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Obama's Kenyan home ready to party

Resident in Kogelo walk past a sign to the village's Senator Obama Primary School

By Juliet Njeri
BBC News, Kogelo

A sleepy trading centre in western Kenya has turned into a beehive of activity as the United States prepares to elect a new president.

Dozens of local and international journalists have descended on Kogelo, where the father of the US presidential hopeful Barack Obama was born and raised.

Religious leaders are leading an inter-denominational service.

After the service, the religious leaders and other residents will join Mr Obama's grandmother, Sarah Onyango, at their home where TV screens have been put up to allow residents to keep vigil.

Kogelo residents speak of their hopes for Barack Obama's victory

The area does not have access to electricity and many residents do not have TVs.

After months of being in the spotlight, the residents have learned to take it all in their stride.

There is a palpable air of excitement as they look forward to the elections and the future of a man they consider one of their own.

Mr Obama's name is on everyone's lips. Young and old are all hoping for the same thing - his victory.

His grandmother, Sarah Obama, and the rest of the family are holed up in their heavily guarded homestead.

Only close family and invited guests can make it past the hawk-eyed policemen who have set up a post inside the homestead.

For now, the family wants to monitor the historic elections in private.

Bulls for slaughter

But Malik Obama, the Democratic party candidate's half-brother, admits that the family is already planning a grand celebration after the elections.

"It goes without saying that everybody is extremely happy and excited and looking forward to celebrating after the elections," he said.

The family is not considering the possibility of Mr Obama losing.

Malik Obama, Barack Obama's half brother
The Obama family have invited everyone for a victory bash
Plans for a big party are already in place, and a bull has been set aside to be slaughtered for the festivities.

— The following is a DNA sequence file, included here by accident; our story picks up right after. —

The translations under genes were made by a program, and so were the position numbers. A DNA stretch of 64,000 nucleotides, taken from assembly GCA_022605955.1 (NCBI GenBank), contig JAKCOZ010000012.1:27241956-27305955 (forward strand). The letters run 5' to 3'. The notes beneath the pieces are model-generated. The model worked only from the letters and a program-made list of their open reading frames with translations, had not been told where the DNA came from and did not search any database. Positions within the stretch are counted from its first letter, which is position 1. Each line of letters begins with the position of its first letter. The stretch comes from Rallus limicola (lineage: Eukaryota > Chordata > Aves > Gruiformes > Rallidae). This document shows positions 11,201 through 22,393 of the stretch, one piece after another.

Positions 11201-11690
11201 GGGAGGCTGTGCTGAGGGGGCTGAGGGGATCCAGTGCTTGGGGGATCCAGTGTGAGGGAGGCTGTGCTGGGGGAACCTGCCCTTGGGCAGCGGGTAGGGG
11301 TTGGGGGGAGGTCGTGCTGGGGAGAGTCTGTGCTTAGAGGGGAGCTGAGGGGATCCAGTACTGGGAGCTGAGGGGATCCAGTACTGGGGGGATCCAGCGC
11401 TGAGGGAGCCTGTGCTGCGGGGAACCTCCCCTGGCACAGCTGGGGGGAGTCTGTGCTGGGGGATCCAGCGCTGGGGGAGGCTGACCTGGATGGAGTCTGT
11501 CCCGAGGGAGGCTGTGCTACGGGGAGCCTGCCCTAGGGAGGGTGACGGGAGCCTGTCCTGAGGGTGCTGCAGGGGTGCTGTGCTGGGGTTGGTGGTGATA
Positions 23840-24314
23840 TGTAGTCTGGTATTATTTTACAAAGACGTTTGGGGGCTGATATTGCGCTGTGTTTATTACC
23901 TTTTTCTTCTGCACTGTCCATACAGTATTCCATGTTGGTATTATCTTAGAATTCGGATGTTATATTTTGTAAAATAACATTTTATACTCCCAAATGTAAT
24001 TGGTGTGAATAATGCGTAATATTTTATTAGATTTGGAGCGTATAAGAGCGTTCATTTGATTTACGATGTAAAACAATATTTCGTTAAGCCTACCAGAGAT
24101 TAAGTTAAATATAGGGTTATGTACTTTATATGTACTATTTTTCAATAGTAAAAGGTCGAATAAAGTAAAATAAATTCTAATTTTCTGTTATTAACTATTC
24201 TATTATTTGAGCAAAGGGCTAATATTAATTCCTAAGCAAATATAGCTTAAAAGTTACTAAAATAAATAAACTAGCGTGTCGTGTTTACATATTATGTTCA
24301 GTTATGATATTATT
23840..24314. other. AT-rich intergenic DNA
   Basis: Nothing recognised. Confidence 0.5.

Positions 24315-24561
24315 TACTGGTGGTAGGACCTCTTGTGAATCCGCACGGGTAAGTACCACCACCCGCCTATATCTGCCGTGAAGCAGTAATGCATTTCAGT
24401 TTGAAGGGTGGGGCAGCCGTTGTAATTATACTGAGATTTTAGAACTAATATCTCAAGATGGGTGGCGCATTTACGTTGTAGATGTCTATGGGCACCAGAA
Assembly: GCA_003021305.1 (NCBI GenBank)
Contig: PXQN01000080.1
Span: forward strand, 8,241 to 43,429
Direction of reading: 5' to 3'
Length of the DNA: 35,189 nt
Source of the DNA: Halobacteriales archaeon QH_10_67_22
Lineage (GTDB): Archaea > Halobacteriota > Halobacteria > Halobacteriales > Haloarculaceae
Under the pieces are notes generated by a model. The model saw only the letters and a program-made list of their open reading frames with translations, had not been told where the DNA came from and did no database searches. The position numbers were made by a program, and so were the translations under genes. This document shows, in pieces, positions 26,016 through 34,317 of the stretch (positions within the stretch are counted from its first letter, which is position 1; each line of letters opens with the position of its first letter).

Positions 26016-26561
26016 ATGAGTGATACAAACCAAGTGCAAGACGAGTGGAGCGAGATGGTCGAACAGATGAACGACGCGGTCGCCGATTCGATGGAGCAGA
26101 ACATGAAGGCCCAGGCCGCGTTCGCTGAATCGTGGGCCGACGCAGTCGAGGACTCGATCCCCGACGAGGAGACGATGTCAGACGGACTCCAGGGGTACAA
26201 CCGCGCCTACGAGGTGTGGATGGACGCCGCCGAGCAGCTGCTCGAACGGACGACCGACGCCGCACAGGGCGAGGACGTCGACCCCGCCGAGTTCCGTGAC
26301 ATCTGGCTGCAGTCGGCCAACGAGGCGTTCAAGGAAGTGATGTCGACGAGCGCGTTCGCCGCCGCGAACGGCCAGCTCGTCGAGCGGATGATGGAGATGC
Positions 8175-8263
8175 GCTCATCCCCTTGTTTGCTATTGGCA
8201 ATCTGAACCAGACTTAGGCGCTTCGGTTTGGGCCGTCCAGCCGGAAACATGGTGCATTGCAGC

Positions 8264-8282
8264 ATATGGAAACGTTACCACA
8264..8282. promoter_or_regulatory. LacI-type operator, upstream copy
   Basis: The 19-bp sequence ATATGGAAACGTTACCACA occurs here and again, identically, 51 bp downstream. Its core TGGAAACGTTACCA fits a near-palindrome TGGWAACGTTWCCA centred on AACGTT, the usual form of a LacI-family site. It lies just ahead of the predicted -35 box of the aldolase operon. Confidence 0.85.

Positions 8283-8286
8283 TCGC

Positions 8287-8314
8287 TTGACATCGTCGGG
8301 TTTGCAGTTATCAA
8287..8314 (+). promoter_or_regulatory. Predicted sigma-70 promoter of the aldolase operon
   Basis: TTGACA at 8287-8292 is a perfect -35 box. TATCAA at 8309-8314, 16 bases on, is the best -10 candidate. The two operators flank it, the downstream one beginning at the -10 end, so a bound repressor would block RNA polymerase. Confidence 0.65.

Mr Obama's family says everyone is invited.

"Bring a couple of sodas," they say.

Mr Obama's paternal relatives are not the only ones whose eyes are set firmly on victory and looking forward to a big party.

For Mary Atinga, and others, the party has already begun.

"He's our fellow villager and in Kogelo, we are in another USA now. We are just rejoicing and we are very excited."

Like most of the residents, she thinks that if he wins, the area will benefit immensely.

Wish-list

This belief is also shared by children.

A tractor grading the road to Kogelo
Residents are grateful for the repair of the road to Kogelo

Students at the Senator Obama-Nyangoma Primary School - renamed after Mr Obama's visit in 2006 - already have a wish-list for a President Obama.

Sixteen-year-old Eliud Ochieng wants new school buildings to replace the old ones, and he also wants some new desks.

Abigail Atieno, who remembers singing a song for Mr Obama during his visit to the school two years ago, wants a new school.

Many residents of Kogelo hope that an Obama presidency would translate into development of the area.

Already, there is one development that has spread smiles on the faces of the residents.

The 5km dirt road that leads to the trading centre is undergoing a makeover.

The villagers hope this is just the beginning.

Indeed, most Kenyans secretly hope that his connection to the country will bring good tidings.

Although many readily admit that this might not happen, they say that will not change how they feel about him.

"He's our friend and we love him. Anything he will give us, we will appreciate it," village resident Augustine Oduor says.

Obama cocktail

In the nearby city of Kisumu, a group of youths held a mock parallel election, with six ballot boxes in different locations around the city.

Lawrence Oyange of the Big Time Comedians group, says more than 2,000 people cast their vote for the next US president.

A mock election being held in Kisumu
There has been a mock election across Kisumu city
The results will be announced later on Tuesday, but the results are predictable - Mr Obama's rival, John McCain, will be lucky to garner even one vote.

Parties have been organised all over the city, with many planning to stay up all night to watch the results come in.

Bars and hotels will remain open all night to allow customers to keep up with the news.

Large screens have been erected at the Jomo Kenyatta Sports Ground in the middle of the city and hundreds of people are expected to gather to watch the results come in.

Police say they anticipate big celebrations if Mr Obama wins, but are ready to deal with any eventuality.

In January, the city was the scene of running battles between members of the public and police after riots broke out over the Kenya's contested elections.

Traders selling Obama memorabilia are cashing in on Obama's popularity, with memorabilia ranging from T-shirts and wall clocks on offer.

Hotels and other business in the city are also doing brisk business from the hordes of local and foreign journalists and other visitors who have descended on the city.

An Obama Kiboko Yao (Obama is the best) cocktail containing vodka, juice, mint and soda water has been created to be served to guests at a city hotel.

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